Crude falls for 3rd week. File Image / Pixabay
Crude made modest gains on Friday, but not enough to prevent a third straight week of losses for the U.S. benchmark, said to be driven by a slump in the stock markets and worries about trade wars negatively impacting demand in the near-term.
West Texas Intermediate ended Friday's session up 26 cents to $67.58 (a loss of 2.2 percent this week) while Brent climbed 72 cents to $77.61 per barrel, on course for an almost 3 percent weekly loss.
Jim Ritterbusch, president of Ritterbusch and Associates, said in a note that "The energy complex is maintaining a relatively strong correlation with daily swings in the U.S. stock market since the huge up and down equity fluctuations have become too large to ignore" - a reference to the fact that the S&P 500 and the Dow Jones Industrial Average erased their gains for the year.
Phil Flynn, senior market analyst, Price Futures Group Inc.
Fear selling in other markets is spilling over into the oil complex
The sell offs that have dominated the market of late seem to frustrate those who believe not enough attention is being paid to the prospective impact of the U.S. sanctions against Iran, which take effect early next month: Phil Flynn, senior market analyst at Price Futures Group Inc, said, “The high volatility in the stock market and fear selling in other markets is spilling over into the oil complex.”
He added, "The market has to wake up to the fact that Iranian sanctions are happening November 4: that's just a couple weeks away."
In a similar vein, Ed Morse, global head of commodities at Citi Research, told Bloomberg television that recent crude price increases were "the function of financial flows to the market: the managed money situation in the market went from one record level of a ratio of longs to shorts to another, went right through the old record of 10 to one longs versus shorts to 11, to 12, to 13 to 14; the price went up with it, and then for a number of reasons associated in part with the fundamentals not changing there was a sell off, and that sell off has continued.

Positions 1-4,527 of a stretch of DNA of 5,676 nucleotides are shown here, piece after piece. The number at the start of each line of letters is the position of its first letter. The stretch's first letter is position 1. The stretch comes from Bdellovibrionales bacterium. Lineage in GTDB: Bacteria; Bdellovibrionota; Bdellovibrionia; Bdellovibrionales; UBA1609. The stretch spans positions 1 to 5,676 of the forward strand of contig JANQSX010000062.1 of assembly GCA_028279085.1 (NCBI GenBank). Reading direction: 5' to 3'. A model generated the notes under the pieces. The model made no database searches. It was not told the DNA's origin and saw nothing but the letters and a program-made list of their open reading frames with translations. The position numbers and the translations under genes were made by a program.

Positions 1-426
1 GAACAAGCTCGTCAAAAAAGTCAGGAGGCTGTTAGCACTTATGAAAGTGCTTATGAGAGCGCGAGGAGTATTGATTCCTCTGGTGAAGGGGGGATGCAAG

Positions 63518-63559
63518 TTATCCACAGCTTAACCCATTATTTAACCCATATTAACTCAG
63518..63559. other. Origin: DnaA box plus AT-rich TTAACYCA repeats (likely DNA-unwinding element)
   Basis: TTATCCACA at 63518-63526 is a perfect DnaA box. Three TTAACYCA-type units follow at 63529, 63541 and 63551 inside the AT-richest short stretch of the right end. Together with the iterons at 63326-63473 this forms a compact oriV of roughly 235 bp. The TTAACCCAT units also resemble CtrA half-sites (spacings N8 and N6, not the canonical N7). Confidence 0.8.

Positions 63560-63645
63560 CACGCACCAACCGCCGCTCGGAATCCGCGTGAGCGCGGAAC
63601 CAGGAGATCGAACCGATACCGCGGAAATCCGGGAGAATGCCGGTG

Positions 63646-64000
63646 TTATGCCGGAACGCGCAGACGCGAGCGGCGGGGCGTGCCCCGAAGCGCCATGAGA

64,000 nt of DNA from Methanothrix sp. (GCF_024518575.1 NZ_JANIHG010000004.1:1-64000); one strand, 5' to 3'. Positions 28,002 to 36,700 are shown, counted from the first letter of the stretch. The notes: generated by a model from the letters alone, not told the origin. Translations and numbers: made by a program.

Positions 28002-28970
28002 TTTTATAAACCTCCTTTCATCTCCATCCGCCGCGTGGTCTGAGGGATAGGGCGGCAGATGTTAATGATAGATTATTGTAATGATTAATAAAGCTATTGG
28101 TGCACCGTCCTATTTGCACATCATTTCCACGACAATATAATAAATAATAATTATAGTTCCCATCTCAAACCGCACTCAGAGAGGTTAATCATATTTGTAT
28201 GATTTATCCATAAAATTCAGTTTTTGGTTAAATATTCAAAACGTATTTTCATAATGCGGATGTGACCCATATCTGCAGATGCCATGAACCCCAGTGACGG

"So we've actually seen two $10 swings that have nothing to do with market fundamentals [but] have a lot to do with financial flows, and had [traders] just waited a bit they probably would see that markets are going to get tighter by the end of the fourth quarter, prices will go up: it's a volatile world."
While Morse and Flynn's observations are hardly new, they detract from the possibility that traders have assessed the Iran situation and are tending to believe the voluminous assurance issued by Saudi Arabia, Russia, and other countries that shortfalls in Iranian exports can be compensated for; indeed, the Organization of the Petroleum Exporting Countries (OPEC) earlier this week sent signals that it may have to soon consider returning to output cutbacks in order to avoid what they think might be an oversupply in 2019.